Revising Budget Targets – Role of Accounting
At the end of the financial year ending on March 31, 2012, Ranganath wanted to present the financial statements of the auto ancillary manufacturing company he had started in 2011 to the banks which had provided him with financial resources. He gave them information with respect to the amount of revenues generated and expenses incurred. The information showed that he had fallen short of the expected revenues and that expenses were higher than budgeted. The main reason for higher expenses was the quality manpower that Ranganath had nurtured during the year by investing on their training and the amount he had invested in R&D. With the bankers calling for a meeting before releasing additional funds, Ranganath needed to convince them about the future prospects of his business. The case study can be helpful in discussing the nature of business transactions and application of the money measurement concept. The case can also be used to differentiate between qualitative and quantitative information and the kind of information that financial statements can communicate to stakeholders.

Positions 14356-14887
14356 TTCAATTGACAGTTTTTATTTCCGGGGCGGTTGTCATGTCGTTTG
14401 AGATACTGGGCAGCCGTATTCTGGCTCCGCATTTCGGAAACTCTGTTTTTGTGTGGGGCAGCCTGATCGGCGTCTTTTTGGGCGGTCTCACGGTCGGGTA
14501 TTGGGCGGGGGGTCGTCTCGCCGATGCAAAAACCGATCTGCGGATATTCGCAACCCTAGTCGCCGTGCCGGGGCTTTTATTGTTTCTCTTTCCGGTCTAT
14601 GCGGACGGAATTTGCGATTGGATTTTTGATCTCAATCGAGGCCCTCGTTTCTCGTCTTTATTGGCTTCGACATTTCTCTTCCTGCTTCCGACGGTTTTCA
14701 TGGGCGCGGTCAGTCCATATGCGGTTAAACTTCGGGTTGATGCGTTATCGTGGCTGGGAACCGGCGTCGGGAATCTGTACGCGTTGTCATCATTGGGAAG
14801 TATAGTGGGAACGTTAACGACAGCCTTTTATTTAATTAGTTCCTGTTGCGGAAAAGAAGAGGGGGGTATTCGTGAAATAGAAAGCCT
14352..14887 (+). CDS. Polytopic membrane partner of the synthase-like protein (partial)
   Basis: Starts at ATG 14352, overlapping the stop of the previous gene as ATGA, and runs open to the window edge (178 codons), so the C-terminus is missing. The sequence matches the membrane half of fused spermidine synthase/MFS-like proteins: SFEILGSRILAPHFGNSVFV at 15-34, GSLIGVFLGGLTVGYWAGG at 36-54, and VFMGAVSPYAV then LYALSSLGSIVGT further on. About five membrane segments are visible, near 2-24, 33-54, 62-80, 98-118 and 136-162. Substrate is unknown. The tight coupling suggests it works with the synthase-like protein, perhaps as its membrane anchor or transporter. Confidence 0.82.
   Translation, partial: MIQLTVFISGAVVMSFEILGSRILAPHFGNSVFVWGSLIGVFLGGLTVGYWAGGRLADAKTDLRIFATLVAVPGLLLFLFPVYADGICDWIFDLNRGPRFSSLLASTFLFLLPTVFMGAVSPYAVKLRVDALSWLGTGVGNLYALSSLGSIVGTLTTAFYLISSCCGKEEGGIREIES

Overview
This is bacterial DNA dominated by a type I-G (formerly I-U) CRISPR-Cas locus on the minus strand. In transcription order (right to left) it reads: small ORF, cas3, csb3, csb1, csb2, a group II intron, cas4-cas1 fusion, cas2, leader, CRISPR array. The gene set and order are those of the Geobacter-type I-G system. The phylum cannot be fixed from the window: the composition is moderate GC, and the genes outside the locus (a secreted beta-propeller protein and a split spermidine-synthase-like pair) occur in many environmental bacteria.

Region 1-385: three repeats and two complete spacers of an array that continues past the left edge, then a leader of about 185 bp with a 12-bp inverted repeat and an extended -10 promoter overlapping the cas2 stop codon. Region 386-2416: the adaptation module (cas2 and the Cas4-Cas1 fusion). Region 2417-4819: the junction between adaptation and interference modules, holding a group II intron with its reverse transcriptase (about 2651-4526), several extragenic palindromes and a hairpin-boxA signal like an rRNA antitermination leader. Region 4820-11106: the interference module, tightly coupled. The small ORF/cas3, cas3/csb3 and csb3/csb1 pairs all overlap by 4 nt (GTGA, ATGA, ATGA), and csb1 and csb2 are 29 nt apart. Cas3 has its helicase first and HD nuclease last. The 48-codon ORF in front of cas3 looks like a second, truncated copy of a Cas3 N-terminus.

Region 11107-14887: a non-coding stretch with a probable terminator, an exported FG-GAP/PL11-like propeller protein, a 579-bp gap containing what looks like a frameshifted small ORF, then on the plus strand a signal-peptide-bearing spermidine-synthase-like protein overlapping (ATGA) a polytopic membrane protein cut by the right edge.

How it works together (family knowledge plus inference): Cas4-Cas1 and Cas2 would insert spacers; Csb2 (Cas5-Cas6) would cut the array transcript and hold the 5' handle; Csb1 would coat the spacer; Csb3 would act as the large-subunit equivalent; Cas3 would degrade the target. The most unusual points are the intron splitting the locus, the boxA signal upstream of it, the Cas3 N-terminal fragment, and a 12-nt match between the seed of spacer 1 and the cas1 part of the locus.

Money Measurement – The Challenge of Convincing the Stakeholders
Alekhya, a young entrepreneur who had successfully run a cotton bags manufacturing unit for five years, decided to expand the business by making an additional investment in the plant and machinery of the company. She approached the bank which had given her a loan to start the business for an additional loan and submitted the necessary documents. However, the bank rejected the loan request stating that the valuation of the plant and machinery looked inconsistent. The present case study provides scope for a discussion on the concept of consistency in the accounting process and how it facilitates the decision-making process by ensuring the reliability of accounting information.